Pericarditis is essentially a secondary process occurring in the course of some general infection. The local manifestations may be so slight as to escape observation and the general symptoms to which the local disease may give rise may be obscured by the constitutional disturbance of the primary general infection. It happens, therefore, that the diagnosis of pericarditis is more often made at the autopsy than clinically.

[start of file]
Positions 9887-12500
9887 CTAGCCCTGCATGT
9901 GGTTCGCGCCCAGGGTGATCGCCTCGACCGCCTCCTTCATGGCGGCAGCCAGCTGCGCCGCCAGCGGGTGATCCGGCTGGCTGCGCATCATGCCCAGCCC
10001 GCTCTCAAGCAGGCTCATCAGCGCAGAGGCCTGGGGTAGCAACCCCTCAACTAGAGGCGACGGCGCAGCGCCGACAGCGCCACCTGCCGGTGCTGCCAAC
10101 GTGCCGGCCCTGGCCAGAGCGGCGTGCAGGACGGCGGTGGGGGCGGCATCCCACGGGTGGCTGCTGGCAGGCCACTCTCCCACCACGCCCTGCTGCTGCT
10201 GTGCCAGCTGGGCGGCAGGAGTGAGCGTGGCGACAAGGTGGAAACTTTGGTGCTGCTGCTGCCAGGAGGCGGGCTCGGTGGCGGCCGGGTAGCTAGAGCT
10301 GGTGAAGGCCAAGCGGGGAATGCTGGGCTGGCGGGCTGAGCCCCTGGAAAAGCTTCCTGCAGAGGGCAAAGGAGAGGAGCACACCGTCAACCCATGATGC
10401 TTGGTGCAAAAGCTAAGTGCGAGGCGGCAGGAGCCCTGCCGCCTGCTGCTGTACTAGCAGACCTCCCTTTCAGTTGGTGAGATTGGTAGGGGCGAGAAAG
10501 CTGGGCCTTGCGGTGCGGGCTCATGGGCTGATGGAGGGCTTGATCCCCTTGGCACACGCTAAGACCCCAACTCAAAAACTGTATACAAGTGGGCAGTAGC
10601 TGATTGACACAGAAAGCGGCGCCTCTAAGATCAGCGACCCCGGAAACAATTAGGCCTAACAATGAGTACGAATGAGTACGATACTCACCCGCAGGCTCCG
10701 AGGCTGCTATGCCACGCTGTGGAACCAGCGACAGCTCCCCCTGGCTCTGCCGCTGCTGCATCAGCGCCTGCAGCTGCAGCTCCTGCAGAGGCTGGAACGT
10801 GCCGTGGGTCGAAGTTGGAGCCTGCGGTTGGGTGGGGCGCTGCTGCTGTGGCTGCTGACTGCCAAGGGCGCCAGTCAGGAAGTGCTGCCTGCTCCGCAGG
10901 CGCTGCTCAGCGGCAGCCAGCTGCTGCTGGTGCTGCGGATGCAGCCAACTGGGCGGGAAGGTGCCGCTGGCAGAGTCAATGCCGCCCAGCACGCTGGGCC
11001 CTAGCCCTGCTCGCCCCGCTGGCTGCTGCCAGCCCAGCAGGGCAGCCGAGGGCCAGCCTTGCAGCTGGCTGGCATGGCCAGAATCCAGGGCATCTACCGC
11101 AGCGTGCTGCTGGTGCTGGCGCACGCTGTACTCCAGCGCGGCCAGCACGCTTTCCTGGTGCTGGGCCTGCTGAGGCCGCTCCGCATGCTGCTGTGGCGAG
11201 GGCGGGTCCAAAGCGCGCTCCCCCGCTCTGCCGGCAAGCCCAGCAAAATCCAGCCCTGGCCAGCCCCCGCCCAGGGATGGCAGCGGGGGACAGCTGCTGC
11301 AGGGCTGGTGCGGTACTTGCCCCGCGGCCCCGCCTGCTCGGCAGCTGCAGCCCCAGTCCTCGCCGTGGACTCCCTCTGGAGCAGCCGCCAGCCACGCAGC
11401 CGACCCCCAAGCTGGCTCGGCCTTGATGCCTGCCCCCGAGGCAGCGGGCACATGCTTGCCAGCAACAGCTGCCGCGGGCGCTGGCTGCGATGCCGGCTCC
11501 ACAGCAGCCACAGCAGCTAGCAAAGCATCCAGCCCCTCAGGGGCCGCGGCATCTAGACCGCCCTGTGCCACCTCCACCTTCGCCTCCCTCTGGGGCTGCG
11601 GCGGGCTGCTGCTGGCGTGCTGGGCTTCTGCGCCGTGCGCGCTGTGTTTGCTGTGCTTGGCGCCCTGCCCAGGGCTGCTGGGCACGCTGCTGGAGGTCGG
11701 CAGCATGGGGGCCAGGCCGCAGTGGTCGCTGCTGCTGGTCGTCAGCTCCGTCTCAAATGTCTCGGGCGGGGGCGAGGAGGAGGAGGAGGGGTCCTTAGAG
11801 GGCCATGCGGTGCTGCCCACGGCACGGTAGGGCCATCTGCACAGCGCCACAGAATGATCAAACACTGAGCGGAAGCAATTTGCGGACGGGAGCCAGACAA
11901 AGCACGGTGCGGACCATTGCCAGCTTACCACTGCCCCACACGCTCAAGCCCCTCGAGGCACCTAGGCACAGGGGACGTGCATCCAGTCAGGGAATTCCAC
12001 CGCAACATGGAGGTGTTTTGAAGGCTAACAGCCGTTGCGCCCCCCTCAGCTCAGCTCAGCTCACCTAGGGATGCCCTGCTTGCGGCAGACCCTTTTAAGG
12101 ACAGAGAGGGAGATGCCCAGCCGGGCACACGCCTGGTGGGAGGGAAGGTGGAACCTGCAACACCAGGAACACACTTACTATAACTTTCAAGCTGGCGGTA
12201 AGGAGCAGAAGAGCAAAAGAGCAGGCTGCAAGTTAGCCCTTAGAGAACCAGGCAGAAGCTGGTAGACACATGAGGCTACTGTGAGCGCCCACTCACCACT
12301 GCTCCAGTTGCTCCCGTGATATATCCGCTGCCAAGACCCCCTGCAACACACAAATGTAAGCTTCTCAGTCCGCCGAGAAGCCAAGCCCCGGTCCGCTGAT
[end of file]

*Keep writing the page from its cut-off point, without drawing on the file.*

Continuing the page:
Dry or plastic pericarditis may occur without symptoms, and unless careful auscultation be made daily in the course of rheumatic fever, pneumonia, etc., the chief diagnostic sign, the pericardial friction rub may escape detection.
With effusion, pericarditis may cause an irregular remittent or intermittent type of fever, usually of moderate degree; respiration is often hurried; the pulse frequently quickened and altered in rhythm and quality, and there may be nervous disturbance. However, these same general symptoms may be present as the result of the